NEW YORK – Dengue hemorrhagic fever has been added to the list of diseases brought by the surge of “unaccompanied minors” who have illegally entered the U.S. this year.
“The big picture here is that we are getting all these diseases brought into the United States by the ‘imported disease people’ from Latin America,” Dr. Lee Hieb, past president of the Association of American Physicians and Surgeons, explained to WND in an interview.
“We don’t generally test for dengue fever, because until recently we have not had hordes of people coming into the United States from areas of the world like Latin America where dengue fever is endemic,” said Hieb, a WND columnist.
“With other diseases, like TB, we generally test to see if immigrants coming into the United States legally have the disease. But if your one of the ‘chosen few’ coming into the United States illegally from Latin America, the U.S. does no health screening whatsoever.”
In March, as the Ebola outbreak was first becoming evident in West Africa, the United Nations World Health Organization warned the incidence of dengue hemorrhagic fever had “grown dramatically” around the world in recent decades. At least 2.5 billion people, more than 40 percent of the world’s population, are now at risk from dengue, and the WHO anticipated some 50 to 100 million dengue infections would occur worldwide every year.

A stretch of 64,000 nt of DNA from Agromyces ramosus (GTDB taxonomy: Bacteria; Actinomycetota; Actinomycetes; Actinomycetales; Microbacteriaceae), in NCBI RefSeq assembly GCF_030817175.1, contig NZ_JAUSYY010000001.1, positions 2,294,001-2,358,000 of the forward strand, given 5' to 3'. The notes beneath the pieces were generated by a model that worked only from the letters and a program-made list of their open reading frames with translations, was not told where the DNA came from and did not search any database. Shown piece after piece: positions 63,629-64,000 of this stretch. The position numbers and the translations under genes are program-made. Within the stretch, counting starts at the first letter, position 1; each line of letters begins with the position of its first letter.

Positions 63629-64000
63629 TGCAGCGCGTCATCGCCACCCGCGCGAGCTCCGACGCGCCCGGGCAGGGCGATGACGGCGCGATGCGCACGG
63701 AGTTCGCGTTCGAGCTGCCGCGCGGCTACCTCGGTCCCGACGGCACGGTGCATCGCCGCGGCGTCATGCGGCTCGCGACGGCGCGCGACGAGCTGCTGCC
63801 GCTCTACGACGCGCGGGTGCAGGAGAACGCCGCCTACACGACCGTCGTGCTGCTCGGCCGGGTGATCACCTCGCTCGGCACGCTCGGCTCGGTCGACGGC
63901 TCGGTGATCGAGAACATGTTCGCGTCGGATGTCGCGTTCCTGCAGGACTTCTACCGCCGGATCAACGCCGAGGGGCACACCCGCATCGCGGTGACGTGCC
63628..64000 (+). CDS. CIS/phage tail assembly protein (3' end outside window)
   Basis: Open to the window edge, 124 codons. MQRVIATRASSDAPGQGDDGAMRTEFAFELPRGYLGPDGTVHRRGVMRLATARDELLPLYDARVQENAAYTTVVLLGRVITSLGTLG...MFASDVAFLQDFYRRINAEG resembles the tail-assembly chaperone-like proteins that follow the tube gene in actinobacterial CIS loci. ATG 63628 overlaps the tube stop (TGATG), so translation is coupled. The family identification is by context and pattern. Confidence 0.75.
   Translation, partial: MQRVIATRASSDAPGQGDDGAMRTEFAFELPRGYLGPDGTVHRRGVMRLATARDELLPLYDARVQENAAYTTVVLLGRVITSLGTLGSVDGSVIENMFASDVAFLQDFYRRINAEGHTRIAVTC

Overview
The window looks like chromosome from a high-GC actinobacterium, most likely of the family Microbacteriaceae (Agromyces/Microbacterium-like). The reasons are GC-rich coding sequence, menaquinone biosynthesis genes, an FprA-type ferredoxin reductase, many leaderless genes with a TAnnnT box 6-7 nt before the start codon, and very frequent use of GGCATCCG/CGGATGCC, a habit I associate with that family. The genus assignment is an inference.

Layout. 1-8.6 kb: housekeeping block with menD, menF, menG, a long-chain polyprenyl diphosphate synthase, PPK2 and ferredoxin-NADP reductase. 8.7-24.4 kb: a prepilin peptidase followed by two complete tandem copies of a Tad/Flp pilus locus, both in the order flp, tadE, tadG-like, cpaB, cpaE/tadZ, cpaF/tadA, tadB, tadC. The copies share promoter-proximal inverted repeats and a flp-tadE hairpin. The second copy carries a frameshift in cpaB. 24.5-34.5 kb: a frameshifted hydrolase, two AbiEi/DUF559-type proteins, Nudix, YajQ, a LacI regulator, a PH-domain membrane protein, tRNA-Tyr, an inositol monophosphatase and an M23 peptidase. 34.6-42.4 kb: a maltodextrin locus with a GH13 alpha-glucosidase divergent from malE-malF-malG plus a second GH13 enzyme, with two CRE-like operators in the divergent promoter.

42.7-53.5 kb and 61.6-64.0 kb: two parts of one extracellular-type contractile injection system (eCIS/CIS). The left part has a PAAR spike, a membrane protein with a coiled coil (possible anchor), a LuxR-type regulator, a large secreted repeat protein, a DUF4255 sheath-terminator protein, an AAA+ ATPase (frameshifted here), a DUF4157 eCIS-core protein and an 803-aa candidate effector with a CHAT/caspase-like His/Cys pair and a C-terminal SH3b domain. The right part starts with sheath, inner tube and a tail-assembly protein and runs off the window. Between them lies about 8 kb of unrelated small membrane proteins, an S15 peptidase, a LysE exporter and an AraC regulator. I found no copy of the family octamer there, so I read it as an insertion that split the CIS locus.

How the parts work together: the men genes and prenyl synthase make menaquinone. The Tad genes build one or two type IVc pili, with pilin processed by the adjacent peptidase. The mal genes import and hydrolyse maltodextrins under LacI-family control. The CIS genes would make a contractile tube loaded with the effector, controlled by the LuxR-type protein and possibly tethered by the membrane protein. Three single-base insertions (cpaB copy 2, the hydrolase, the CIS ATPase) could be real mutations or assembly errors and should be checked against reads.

The WHO has documented that before 1970, only nine countries had experienced severe dengue epidemics. The disease has been diagnosed in more than 100 countries in Africa, Latin America, Indonesia, the Eastern Mediterranean, Southeast Asia and the Western Pacific.
As WND reported Oct. 29, dengue hemorrhagic fever mosquito has surfaced in San Diego and Los Angeles, with suspicion growing the disease-bearing mosquitoes have been carried into the United States on the clothing and baggage of the “unaccompanied minors.”
In addition to dengue hemorrhagic fever, the mosquito can also transmit diseases such as Chikungunya, which brings paralyzing joint pain and yellow fever. The two diseases are ravaging not only Africa but also Latin America.
Written by JEROME R. CORSI
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